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Emotional Health: The Workplace as an Opportunity for Wellbeing

We’re a lot more like trees than we realize. We are both rooted in the earth and reaching for the sky, at least on a good day. We have times when we are in full fruit and flower, times when we let go, and times we get still, go within, and allow new growth to take root in the darkness. Many trees even form interconnected root systems underground.

We’re actually a lot like trees in the way we relate to each other, whether at work or with our families or friends. Much like the roots of trees, our nervous systems are connected to each other. We are constantly giving and receiving signals that are communicated by tone of voice, rhythm of speech, and our facial expressions, many of which are quite subtle. Though they are fleeting, we pick up on them without consciously realizing. In this way, we actually help each other regulate emotions. Since we spend considerable time at work, the quality of our relationships with our co-workers has a great impact on our emotional health.

A Society of Human Resources (SHRM) study conducted in 2023 found that 1 in 3 U.S. workers (31percent) say their job has had a positive impact on their mental health over the past six months, with older generations, “Baby Boomers,” and Traditionalists more likely to be positively affected. Our work life, with shared goals, resources, and spaces, offers considerable opportunity for interactions that regulate our nervous systems. As we go through our workday, there are many opportunities for interactions that meet our need for connection, and for us to feel seen, heard, and even to heal.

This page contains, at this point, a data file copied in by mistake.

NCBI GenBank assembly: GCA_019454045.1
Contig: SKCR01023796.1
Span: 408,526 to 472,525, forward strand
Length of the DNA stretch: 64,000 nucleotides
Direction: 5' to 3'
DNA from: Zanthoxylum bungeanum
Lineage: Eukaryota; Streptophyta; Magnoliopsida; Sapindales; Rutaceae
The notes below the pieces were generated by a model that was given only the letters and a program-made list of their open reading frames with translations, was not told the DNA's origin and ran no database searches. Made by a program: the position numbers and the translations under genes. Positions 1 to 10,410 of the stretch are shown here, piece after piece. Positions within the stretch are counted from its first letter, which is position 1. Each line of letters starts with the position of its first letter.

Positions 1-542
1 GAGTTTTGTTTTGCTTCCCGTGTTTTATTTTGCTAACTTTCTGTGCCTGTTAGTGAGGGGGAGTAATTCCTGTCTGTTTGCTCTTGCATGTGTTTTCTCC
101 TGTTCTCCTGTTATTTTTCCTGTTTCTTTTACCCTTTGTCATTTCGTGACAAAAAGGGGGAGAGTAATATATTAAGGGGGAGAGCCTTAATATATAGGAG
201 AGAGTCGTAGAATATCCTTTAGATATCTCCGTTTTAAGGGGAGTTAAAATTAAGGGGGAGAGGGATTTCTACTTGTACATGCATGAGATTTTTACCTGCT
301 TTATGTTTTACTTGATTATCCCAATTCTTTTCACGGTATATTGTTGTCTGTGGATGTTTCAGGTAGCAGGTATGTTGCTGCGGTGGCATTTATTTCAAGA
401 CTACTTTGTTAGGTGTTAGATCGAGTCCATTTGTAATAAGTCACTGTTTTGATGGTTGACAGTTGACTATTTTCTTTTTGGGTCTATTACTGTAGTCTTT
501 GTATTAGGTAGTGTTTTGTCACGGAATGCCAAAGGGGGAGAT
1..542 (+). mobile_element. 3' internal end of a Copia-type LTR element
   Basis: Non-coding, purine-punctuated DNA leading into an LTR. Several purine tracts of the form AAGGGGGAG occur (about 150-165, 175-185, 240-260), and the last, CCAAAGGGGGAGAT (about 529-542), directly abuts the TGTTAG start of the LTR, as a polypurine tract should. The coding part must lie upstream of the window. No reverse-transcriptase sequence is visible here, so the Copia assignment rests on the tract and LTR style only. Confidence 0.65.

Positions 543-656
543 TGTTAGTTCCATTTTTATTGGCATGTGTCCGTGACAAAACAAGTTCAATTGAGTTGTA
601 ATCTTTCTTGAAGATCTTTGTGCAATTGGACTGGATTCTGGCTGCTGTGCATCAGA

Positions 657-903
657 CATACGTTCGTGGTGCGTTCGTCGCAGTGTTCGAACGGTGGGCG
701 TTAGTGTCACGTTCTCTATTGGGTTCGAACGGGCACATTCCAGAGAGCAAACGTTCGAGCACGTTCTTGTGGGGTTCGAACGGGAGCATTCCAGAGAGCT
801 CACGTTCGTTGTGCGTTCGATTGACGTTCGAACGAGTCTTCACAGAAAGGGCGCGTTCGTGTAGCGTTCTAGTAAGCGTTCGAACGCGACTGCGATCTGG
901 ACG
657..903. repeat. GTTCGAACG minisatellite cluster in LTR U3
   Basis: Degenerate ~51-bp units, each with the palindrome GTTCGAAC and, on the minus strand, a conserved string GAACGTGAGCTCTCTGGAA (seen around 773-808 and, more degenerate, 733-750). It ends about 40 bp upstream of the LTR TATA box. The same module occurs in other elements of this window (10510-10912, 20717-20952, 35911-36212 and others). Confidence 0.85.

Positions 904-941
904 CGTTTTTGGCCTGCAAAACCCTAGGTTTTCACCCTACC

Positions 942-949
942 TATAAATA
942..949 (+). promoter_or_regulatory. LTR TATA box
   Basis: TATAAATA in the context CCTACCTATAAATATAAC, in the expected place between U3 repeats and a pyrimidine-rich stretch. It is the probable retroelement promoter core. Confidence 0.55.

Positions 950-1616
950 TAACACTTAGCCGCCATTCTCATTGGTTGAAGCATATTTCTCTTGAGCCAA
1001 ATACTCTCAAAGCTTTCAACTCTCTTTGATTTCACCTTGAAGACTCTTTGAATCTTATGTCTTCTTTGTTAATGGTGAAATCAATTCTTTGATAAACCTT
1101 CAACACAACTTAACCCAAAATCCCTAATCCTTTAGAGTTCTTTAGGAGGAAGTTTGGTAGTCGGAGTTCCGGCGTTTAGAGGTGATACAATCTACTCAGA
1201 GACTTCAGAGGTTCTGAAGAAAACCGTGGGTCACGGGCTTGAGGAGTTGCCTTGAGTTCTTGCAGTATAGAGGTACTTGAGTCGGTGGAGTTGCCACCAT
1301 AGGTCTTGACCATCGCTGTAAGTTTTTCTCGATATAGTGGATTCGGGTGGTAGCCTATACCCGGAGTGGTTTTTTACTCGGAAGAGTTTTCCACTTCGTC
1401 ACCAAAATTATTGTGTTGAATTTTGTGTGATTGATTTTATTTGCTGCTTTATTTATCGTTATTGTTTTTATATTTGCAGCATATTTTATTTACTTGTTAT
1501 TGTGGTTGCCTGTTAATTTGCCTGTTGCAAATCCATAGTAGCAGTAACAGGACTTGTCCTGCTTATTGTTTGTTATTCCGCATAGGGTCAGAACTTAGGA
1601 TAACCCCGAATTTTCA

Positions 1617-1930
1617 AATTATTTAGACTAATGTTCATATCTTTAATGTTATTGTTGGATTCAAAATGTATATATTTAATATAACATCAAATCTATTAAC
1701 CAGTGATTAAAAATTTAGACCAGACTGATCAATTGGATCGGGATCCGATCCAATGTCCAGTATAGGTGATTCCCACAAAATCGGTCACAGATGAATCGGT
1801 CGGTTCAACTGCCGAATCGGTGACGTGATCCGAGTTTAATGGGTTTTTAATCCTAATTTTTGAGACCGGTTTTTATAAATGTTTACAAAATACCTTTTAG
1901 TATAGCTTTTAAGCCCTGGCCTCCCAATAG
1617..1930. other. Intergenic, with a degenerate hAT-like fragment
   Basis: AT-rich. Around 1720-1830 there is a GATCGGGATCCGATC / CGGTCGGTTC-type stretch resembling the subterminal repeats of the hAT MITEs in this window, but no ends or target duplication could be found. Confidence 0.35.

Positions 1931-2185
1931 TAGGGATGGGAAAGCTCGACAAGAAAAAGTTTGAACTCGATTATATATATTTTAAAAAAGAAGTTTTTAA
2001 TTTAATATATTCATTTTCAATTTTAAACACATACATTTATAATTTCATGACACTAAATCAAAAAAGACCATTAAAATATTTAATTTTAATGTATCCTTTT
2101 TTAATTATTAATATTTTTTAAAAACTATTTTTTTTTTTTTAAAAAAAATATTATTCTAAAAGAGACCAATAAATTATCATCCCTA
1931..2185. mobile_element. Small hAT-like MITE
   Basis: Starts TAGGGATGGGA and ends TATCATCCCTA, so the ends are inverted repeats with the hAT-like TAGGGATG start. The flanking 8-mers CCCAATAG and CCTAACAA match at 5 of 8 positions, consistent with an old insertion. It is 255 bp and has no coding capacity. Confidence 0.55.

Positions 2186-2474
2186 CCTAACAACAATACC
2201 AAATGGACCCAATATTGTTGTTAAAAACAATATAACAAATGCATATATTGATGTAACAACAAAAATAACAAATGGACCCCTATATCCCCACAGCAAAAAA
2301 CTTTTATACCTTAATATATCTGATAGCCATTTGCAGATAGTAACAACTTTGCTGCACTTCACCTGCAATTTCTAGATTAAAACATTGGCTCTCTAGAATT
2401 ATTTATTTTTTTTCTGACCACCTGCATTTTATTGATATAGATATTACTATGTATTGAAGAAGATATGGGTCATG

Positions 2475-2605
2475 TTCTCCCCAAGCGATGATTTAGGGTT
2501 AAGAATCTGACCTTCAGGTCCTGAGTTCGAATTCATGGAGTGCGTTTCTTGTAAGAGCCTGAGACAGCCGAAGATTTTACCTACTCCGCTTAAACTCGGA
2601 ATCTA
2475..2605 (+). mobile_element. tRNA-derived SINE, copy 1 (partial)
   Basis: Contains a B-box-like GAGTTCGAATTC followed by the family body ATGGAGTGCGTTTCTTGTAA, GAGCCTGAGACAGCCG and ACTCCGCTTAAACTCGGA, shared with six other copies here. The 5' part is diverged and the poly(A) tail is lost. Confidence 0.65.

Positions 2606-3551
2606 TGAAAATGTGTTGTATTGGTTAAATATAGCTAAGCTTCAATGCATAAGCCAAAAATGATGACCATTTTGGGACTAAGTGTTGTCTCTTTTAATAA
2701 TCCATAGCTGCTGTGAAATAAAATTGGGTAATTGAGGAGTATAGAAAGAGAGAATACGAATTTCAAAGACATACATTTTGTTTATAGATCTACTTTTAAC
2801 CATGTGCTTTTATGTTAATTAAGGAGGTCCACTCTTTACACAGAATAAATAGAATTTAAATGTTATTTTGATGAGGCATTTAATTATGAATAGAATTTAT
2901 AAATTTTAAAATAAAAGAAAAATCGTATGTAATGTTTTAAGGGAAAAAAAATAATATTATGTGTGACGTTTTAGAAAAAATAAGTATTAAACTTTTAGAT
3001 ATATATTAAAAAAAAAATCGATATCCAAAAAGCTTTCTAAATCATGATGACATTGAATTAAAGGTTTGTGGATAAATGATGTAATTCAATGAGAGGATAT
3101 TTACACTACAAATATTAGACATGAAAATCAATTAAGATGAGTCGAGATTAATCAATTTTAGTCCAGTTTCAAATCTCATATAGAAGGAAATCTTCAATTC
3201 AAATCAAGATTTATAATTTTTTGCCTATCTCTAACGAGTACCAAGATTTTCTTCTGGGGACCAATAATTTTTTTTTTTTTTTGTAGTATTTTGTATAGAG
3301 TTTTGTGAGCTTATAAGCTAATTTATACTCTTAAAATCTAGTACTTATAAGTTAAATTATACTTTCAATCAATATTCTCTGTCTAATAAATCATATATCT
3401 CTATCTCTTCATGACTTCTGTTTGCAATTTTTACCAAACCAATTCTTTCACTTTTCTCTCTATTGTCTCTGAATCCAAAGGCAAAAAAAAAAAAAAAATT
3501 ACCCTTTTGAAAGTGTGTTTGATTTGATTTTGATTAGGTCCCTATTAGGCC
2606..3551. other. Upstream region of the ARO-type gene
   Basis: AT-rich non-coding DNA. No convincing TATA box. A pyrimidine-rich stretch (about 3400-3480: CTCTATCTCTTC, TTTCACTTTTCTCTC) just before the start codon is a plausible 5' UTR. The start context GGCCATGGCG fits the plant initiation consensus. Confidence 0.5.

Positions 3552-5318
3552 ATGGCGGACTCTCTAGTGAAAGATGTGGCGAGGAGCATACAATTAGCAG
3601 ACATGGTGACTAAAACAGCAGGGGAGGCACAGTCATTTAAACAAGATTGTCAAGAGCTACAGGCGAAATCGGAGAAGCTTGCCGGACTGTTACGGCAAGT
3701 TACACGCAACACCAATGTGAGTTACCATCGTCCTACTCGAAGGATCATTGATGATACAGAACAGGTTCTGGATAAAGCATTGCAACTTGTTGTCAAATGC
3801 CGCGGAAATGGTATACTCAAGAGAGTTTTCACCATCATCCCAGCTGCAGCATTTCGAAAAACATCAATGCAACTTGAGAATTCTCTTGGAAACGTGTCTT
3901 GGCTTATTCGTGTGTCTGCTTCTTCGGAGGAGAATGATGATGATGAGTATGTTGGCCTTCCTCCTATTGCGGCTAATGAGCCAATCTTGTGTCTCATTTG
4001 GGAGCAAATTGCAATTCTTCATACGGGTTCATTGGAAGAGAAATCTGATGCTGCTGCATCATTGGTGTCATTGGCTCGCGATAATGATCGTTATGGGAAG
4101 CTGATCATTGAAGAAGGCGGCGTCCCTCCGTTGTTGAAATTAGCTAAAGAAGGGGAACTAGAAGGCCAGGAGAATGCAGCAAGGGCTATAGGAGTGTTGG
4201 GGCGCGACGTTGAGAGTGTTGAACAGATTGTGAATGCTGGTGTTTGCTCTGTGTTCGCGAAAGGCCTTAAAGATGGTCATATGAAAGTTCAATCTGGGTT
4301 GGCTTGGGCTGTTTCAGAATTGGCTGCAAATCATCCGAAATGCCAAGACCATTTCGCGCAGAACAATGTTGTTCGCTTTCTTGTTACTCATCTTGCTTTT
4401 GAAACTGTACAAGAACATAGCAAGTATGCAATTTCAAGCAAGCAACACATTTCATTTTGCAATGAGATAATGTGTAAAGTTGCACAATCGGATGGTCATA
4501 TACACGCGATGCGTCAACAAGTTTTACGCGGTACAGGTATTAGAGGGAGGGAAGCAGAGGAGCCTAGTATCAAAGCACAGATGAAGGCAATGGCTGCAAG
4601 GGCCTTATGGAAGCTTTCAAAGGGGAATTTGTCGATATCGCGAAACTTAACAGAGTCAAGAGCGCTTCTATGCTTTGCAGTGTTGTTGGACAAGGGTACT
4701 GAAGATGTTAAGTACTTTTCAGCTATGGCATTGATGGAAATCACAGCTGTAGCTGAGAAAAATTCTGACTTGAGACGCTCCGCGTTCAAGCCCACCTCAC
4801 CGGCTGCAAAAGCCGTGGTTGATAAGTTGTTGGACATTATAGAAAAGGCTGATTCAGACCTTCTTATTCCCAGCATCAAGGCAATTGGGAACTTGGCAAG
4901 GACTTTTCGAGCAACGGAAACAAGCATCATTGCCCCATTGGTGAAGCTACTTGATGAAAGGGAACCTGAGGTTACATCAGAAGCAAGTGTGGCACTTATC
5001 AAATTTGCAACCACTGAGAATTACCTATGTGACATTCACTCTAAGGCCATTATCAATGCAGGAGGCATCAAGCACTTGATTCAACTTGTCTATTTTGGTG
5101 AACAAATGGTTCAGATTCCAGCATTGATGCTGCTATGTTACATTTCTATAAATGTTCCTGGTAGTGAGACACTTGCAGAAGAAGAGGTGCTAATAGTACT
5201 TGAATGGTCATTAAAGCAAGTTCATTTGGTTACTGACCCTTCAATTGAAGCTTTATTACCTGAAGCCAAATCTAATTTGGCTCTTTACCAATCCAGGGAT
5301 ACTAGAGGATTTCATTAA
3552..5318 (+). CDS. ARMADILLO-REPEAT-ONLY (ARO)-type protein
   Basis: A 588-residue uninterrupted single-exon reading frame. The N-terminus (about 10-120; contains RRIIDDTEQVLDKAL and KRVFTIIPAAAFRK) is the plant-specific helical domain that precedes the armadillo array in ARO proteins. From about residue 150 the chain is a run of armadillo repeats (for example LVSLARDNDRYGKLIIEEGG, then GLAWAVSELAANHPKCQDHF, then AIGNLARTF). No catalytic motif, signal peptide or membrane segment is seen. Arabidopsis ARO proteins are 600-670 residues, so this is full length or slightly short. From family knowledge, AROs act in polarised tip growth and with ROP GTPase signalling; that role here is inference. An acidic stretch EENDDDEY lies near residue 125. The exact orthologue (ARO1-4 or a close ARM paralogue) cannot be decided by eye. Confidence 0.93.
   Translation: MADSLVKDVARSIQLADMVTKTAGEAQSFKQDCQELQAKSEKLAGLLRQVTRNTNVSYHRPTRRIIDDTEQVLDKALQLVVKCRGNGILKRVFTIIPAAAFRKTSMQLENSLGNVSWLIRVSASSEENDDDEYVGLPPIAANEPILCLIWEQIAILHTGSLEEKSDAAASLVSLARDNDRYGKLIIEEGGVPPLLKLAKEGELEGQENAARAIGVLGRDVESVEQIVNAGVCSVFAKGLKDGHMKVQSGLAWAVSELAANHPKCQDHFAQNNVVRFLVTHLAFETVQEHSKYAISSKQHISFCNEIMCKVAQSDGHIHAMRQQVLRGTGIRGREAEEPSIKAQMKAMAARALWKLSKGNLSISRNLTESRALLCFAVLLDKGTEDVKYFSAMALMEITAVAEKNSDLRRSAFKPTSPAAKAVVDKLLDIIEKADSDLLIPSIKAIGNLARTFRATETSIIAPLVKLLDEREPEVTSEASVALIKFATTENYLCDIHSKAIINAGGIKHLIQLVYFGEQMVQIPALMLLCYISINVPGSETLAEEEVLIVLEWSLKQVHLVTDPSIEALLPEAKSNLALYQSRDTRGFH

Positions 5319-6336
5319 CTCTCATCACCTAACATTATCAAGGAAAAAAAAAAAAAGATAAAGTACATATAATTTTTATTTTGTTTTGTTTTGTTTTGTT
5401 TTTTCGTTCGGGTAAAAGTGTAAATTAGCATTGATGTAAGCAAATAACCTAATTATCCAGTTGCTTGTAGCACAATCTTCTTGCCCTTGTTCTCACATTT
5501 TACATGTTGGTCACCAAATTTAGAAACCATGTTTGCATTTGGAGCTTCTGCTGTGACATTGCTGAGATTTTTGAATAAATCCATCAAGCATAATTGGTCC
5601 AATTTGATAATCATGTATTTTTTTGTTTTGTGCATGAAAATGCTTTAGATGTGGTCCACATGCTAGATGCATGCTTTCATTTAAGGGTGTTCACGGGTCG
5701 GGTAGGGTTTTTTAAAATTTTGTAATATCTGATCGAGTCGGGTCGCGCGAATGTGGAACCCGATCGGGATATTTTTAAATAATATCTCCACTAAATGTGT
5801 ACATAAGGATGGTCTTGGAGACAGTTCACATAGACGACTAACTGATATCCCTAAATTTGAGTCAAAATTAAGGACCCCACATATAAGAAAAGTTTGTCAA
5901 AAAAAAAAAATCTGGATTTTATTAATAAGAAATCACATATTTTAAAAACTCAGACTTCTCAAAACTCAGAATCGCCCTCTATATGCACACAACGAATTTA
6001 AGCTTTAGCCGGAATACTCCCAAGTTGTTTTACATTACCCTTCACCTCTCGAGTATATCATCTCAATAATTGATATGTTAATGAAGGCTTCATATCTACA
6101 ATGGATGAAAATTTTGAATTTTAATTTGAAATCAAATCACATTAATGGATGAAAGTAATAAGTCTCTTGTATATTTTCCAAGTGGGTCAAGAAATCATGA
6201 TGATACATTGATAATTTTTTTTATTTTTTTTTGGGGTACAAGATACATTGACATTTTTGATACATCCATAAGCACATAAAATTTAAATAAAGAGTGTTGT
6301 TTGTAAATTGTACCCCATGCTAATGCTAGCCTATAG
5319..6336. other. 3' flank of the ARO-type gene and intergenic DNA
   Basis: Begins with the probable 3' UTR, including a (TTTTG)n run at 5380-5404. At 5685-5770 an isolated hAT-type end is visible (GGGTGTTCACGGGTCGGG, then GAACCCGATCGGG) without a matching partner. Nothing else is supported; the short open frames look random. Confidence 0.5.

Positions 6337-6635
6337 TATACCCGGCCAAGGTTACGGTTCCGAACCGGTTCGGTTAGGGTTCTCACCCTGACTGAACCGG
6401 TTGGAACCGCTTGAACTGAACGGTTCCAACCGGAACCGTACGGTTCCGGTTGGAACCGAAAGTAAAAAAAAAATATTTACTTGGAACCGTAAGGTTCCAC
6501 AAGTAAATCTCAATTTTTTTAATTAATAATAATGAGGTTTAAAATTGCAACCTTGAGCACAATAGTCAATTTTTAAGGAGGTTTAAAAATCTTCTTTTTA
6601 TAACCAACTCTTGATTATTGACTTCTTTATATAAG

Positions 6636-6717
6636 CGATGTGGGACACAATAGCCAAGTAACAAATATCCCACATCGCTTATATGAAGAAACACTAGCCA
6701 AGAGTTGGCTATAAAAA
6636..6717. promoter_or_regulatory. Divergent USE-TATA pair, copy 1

When we feel frustrated or annoyed at work, these difficult interactions offer opportunities for rupture and repair, and are a part of human interaction that is a catalyst for growth and healing. In their book,The Power of Discord, Dr. Ed Tronick and Dr. Claudia Gold offer a new way of thinking about difficult moments in relationships. According to Tronick and Gold, human interactions are, in fact more often“mis-attuned” or “mismatched” than they are in-sync. They posit that the reason for this tendency is that, while the happy moments when we are attuned and feeling understood do create a feeling of connection, the moments of discord are where true growth happens.

If we integrate what we now know about how our nervous systems connect and co-regulate, and bring intentionality to our workplace relationships, our day can become even more satisfying. When we lookin a new way at our co-workers’ facial expressions, listen to their tones of voices, and seize the opportunity to recognize their emotions, validate them, and affirm them, we may just fulfill a deeper need for interrelatedness both for the other person and for ourselves. All said, work can provide a mutual opportunity to support our emotional wellbeing and enrich our mental health. Like trees, we can grow and flourish in unexpected and new ways, by connecting with and supporting each other.

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